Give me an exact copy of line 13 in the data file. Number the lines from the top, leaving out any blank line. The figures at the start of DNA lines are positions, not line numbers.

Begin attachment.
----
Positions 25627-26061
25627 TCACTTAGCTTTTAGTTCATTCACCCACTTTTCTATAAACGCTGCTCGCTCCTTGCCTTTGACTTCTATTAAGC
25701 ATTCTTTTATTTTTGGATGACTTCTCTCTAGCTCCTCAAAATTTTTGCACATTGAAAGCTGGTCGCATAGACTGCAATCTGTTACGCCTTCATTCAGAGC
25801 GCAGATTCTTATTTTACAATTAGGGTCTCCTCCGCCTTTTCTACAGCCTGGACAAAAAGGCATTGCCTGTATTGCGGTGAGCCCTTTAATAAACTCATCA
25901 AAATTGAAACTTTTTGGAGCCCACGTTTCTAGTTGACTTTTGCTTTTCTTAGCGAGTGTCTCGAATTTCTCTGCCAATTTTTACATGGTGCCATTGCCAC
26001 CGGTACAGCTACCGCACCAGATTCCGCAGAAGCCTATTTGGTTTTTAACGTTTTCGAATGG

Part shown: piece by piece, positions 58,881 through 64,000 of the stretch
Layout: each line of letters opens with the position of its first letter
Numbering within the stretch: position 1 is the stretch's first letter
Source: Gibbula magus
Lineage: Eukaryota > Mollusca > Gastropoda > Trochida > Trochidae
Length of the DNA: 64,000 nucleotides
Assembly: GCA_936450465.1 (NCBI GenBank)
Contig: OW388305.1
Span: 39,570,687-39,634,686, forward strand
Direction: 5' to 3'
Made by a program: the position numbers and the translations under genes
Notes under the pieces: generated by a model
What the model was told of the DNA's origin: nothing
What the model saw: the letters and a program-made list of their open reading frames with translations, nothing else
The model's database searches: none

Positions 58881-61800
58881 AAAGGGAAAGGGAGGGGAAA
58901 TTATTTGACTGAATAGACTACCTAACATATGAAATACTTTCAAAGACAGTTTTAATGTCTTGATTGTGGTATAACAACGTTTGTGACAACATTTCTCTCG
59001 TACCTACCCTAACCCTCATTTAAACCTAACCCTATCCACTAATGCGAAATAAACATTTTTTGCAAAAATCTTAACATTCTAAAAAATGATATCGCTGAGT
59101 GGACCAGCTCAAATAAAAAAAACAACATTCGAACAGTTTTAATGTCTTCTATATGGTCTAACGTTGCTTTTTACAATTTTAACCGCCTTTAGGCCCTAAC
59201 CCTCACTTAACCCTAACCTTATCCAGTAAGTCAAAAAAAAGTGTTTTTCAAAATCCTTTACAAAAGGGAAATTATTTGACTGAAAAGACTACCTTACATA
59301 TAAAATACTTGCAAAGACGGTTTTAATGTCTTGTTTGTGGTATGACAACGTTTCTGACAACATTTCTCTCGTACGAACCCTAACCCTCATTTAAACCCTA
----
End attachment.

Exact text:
Assembly: GCA_936450465.1 (NCBI GenBank)